11 May 2013 to 18 May 2013
The Isle of Skye is by far my favourite part of Scotland. Each part of the island has wonderful features very different from the next. There are stunning coastal paths, awesome rock formations and impressive mountain ranges all within a few miles of each other. There is no set itinerary on our trips as the weather and group preferences will dictate when to go high and when to do a lower level walk.
Our dates for 2013 are from Saturday 11th May to Saturday 18th May 2013. We'll head up on the Saturday aiming to do a pickup from Glasgow Central Station at round noon and Fort William Railway station at about 2pm.
We will be based for the week in the capital of the island, Portree at Seafield House.
From their website...
The five bedrooms ... have been specifically designed to match comfort with space. The bedrooms have quality beds and all the bed linen and towels are provided. Four of the bedrooms, a bathroom and a shower room are situated on the upper floor. The twin bedded room on the lower floor has a shower room adjacent.
Guests can relax in the sunny conservatory overlooking the large walled garden with a view to the Cuillin Hills.
Seafield has a well equipped modern kitchen with a casual eating area and is complete with a fridge, freezer, dishwasher and microwave. A separate utility area provides washing and drying facilities.
Being based in Portree means that we have easy access to a range of entertainments in the evening from otter watching on the fishing boats on the quay, to bagpipes in the town square and a variety of pubs.
What we'll get up to.
We plan to arrive in Skye around 6pm. After dinner we'll start looking over the maps and discussing our options for the following day. My personal highlights of this trip include.
The weird and wonderful Quiraing rock formations to the north of the island were formed as part of the massive series of land slips along the Trotternish Ridge, indeed the Quiraing is still moving.
There are a couple of routes that we can take going into this area, one a bit more challenging than the other. Not a good choice if the weather is terrible but great on a clear day like above and even better (in my opinion) if the cloud is low adding extra atmosphere as the formations go in and out of view as the cloud swirls around them. While this is a short walk it always takes all day with lots of little diversions (like the 'prison' and the 'table' below) to explore.
Corrie Lagan and the Cullins
The Black Cullins are famous with walkers and climbers throughout the UK. It offers the undisputed finest ridge walk in the British Isles. The Black Cullins are black due to them being made up (primarily) of a rock called gabbro, this rock is a joy to walk on as it is incredibly grippy. We can get right into the heart of the Cullins up to Corrie Lagan. From this corrie you can see (on a good day) the infamous Inaccessible pinnacle the only one of Scotland's Munroes that requires a graded rock climb to conquer. On the way we'll pass the Eas Mor waterfall (Pictured at the top of this page).
The walking in the Black Cuillin feels alpine in nature, with stunning views and good possibilities of spotting Golden Eagles.
If there is a call for it an adventurous group may return to the Black Cullins later in the week and attempt to summit one of the munros that makes up the ridge Bruach Na Frithe (958m). To get to the top you need to do a bit of scrambling so we wouldn't expect more than 2 or 3 to attempt it out of a normal group but, as we have two mountain leaders, the option is always there.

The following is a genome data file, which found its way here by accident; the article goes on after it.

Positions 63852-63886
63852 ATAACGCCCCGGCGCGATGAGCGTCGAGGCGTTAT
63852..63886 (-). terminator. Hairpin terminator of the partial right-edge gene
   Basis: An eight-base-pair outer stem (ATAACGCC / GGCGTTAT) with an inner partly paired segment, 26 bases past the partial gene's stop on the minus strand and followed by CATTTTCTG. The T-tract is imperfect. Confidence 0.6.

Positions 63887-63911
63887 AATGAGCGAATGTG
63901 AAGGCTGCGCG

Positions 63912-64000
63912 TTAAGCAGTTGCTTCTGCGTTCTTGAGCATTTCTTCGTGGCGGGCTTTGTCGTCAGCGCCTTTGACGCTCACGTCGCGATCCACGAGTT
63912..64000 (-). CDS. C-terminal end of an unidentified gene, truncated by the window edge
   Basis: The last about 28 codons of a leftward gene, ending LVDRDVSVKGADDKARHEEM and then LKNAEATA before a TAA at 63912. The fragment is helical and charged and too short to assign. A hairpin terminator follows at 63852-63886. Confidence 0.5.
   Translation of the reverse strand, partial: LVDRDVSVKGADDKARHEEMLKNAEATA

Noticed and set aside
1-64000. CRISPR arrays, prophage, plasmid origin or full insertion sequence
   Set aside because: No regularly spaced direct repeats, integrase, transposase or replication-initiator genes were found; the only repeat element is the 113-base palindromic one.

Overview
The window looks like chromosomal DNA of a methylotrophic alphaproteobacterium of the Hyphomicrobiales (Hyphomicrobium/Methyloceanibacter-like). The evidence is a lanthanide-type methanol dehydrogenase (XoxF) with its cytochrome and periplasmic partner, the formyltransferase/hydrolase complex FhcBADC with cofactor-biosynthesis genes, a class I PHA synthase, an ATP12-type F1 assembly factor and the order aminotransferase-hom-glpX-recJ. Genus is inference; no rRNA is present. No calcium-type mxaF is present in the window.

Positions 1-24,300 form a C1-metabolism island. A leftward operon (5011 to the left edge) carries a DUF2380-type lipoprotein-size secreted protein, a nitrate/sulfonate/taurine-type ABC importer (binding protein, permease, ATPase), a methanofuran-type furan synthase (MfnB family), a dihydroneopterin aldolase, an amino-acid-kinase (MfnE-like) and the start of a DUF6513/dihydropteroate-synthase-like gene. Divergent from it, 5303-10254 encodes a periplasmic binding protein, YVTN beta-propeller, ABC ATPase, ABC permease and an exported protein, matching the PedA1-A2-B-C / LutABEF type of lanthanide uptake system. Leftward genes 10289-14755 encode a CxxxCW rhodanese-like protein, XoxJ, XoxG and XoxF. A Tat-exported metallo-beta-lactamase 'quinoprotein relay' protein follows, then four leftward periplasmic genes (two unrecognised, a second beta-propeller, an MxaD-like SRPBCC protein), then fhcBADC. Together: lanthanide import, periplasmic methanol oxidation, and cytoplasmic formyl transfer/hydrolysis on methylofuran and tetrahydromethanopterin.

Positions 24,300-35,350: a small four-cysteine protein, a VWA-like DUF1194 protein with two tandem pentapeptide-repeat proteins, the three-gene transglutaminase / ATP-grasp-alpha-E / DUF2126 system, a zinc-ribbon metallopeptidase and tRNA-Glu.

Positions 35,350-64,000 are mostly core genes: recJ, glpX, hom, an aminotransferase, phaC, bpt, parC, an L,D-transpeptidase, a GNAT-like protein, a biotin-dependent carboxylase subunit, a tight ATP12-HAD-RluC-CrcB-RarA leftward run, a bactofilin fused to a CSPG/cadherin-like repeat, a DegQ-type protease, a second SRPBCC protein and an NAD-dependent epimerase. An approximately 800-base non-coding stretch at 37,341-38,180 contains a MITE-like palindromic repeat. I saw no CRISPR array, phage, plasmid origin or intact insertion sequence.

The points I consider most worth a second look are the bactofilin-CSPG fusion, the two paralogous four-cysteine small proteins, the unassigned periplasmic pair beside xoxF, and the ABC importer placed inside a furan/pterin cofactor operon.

The day starts with a drive to Trumpan, the site of a particularly brutal massacre in 1578 as a part of a feud between the MacLeods and MacDonalds. There is then a short walk of about 6 km to the end of the point where a lighthouse stands. This is a great place for wildlife, last year we sat about for an hour or so watching Seals, Minke Whales, Oyster Catchers and loads of diving Gannets before heading back to the bus and driving home.
If some of our guests are up for it, next year, we'll split the group and leave one Mountain Leader and those who want to camp over night on the point where they can stay to watch the sun set over the Atlantic before cooking dinner on a fire on the beach. We'll supply light weight tents and other camping gear, please let us know in advance if this is something you may wish to do so we know how many tents and other items of equipment to bring.
Macleod's Tables stand alone (if 2 things can stand alone) in the North-West of Skye giving fine views over the rest of the island and off to the Outer Hebrides. According to legend Macleods tables got their shape when St. Columba, on his visit to a fort nearby, was very ill treated by the chief. The chief, being a hard man, denied St. Columba a place to rest his head for the night. The rocks - being more hospitable - crumbled and flattened so to host St. Columba as men were not able to do so.
If you're tired of going up and down all day there is an option of a coastal walk to see Macleod's Maidens. Legend has it that Macleod's Maidens, three sea stacks lying to the south of Idrigill Point on Skye, are named after the wife and daughters of one of the Macleod chiefs. The chief had been wounded in a battle on the island of Harris and his family were returning to Dunvegan Castle when their boat was wrecked in a storm and they were drowned. The tallest of the stacks, the 'mother', is between 220-250 feet high and the smallest is around 100 feet.